Native American programs at NMSU target student recruitment, economic development By Jane Moorman

In a tri-cultural state, New Mexico State University strives to fulfill its land-grant university mission of serving the educational needs of its diverse population.

A point of pride for NMSU is being one of two land-grant university systems in the United States designated as a Hispanic-serving institution.

Yet, NMSU serves many other ethnicities, including a large number of Native American students. Another point of pride is NMSU’s dedication to designing programs that equip the Native American population of the state through local community training and college degree programs.

For four decades, the Indian Resources Development program has encouraged Native American students to pursue degrees. One component of the IRD is to introduce Native American high school students to NMSU through the DreamKeepers program. Hundreds of youth have visited the Las Cruces campus to explore career opportunities and degrees in business, agriculture, consumer science and engineering.

American Indian enrollment during the 2017 academic year throughout the NMSU system was 1,502, including 698 at the Las Cruces campus. NMSU’s community college campuses had 804 students with NMSU-Grants showing the largest enrollment of 443.

Once a student selects NMSU, the university helps the students succeed and achieve their post-secondary goals through access to scholarships and the American Indian Program at the American Indian Student Center.

A generous donor recently pledged $125,000 toward the creation of an endowed scholarship for Native American and Hispanic students who major in Chemical and Materials Engineering at the Las Cruces campus and who demonstrate financial need.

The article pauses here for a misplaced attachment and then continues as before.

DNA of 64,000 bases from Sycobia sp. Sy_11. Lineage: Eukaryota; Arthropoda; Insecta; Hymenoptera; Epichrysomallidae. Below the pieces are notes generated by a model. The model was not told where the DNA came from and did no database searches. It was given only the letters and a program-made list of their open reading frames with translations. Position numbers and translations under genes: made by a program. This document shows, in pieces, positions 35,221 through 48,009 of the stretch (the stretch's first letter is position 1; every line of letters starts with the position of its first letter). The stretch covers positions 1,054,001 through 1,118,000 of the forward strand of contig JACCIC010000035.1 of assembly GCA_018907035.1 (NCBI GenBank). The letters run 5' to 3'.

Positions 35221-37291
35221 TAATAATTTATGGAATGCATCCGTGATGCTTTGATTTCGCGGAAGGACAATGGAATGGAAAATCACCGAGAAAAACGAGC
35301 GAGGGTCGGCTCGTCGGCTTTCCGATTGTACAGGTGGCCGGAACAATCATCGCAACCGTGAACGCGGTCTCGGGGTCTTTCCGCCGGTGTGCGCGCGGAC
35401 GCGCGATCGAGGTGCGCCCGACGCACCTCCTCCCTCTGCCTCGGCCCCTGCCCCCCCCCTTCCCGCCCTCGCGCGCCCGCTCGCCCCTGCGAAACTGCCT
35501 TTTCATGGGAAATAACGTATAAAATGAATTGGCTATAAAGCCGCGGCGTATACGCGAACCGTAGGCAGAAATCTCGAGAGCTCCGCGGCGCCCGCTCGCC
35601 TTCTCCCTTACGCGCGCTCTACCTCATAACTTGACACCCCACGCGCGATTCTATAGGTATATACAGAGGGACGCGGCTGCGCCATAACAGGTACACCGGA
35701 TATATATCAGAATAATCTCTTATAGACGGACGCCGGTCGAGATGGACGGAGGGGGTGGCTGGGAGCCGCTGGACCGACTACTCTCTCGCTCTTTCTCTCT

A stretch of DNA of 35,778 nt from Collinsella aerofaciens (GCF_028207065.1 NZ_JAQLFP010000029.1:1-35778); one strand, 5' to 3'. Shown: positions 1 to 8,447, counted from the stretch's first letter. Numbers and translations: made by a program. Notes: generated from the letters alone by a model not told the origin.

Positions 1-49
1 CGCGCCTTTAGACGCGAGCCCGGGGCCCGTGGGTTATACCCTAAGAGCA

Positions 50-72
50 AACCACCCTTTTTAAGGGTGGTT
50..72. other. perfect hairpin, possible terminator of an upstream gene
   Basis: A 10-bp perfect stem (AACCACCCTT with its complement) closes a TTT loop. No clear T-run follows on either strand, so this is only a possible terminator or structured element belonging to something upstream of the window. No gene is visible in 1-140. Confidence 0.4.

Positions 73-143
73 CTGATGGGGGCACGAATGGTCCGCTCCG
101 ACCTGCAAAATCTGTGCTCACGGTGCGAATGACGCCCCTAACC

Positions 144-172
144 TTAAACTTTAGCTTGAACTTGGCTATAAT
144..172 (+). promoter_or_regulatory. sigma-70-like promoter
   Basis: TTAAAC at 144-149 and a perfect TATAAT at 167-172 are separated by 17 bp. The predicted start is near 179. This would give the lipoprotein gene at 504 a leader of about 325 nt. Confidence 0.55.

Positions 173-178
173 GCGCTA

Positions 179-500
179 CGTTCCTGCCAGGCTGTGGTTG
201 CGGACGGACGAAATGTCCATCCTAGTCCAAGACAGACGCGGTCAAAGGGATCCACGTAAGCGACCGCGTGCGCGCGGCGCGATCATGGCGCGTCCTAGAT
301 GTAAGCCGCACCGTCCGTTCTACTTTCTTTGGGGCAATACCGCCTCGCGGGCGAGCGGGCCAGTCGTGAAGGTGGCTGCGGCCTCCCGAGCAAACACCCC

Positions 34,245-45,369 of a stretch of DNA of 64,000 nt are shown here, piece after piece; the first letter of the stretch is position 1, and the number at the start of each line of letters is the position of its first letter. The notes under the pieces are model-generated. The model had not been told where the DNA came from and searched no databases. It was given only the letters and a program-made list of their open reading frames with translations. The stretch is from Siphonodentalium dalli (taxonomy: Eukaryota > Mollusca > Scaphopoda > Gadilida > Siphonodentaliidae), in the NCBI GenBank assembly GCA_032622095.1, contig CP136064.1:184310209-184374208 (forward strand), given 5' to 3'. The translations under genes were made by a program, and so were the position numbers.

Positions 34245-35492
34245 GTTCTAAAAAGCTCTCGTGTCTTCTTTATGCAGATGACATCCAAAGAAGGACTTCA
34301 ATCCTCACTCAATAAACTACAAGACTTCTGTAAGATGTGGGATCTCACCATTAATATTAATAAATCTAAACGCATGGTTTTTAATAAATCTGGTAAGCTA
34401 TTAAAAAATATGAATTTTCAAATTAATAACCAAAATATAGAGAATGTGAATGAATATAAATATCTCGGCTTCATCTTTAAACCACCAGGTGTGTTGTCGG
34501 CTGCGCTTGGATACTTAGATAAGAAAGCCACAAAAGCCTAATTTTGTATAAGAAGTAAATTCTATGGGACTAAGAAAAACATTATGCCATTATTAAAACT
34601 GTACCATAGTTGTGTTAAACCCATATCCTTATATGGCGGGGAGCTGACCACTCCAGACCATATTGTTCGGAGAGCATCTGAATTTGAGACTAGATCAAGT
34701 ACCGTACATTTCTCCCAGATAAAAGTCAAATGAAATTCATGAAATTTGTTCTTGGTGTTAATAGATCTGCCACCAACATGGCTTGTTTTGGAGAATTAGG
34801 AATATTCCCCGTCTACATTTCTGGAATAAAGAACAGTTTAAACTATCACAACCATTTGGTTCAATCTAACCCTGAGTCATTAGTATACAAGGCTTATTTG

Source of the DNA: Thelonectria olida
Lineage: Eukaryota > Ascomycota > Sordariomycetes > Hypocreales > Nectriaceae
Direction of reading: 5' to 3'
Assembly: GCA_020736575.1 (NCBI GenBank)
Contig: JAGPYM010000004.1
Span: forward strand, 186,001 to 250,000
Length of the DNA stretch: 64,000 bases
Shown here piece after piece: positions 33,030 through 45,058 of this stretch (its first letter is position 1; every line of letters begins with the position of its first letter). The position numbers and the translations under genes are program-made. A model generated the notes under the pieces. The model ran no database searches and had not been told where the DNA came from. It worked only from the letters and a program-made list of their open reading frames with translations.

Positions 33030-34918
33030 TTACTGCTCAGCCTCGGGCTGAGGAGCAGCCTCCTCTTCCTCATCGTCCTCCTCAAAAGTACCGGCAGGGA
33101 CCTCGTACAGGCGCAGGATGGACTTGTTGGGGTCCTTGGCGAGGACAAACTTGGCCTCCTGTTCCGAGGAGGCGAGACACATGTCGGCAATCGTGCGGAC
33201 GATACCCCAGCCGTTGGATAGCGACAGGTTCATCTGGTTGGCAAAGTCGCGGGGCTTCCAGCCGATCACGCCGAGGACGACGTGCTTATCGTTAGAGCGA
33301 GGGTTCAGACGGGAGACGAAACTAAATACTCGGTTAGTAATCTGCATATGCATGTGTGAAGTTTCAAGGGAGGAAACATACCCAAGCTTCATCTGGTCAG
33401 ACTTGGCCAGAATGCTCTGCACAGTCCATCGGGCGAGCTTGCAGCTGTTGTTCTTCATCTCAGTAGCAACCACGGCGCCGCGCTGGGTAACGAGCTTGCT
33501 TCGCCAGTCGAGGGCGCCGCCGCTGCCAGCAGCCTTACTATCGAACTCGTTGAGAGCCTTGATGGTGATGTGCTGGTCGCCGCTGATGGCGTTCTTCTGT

“This endowment is a great recruiting tool to bring our Native American population to NMSU for their degrees,” says Michael Ray, director of NMSU’s American Indian Program. “And when these students come to NMSU, they are surrounded by our community and develop Aggie values, no matter where they come from. Aggies look after Aggies because we want each other to succeed—on campus and in their destination communities.” 

Outreach to assist tribal communities is another aspect of the IRD program. Recently, NMSU’s College of Agricultural, Consumer and Environmental Sciences leadership met with Mescalero-Apache tribal leaders to discuss the types of projects that could be done collaboratively.

College of ACES has three additional programs that focus on the Native American communities, including:

•Tribal Extension programs serve the Navajo Nation in northwest New Mexico, delivering community-based education to revitalize agriculture, implement culturally appropriate youth leadership programs and strengthen the bonds between individuals, families and communities.

•New Mexico Pueblo Beginning Farmer and Rancher Program provides agricultural training to 100 tribal members of the state’s 18 pueblos who have less than 10 years of experience in agriculture. 

•Indian Livestock Days, an annual three-day conference, provides current information to help ranchers improve their herd and economics.

The Indian Resources Development Act also encourages NMSU to work with other colleges and universities in New Mexico to provide programs to tribal members.

That’s why Arrowhead Center at NMSU and several other organizations are collaborating with Navajo Technical University in Crownpoint to help improve the economic conditions across the Navajo Nation by providing technological tools for future generations. Funded with a W.K. Kellogg Foundation grant, this partnership called, Advanced Rural Manufacturing, is a collaboration of several universities, incubators and manufacturers to help young people and businesses explore opportunities in technology and entrepreneurship.

Ben Jones, director of the Navajo Tech Innovation Center says, “The role of this program removes poverty as an obstacle for our students and introduces a model capable of propelling Navajo Nation youth with potential to establish themselves in advanced technology industries.”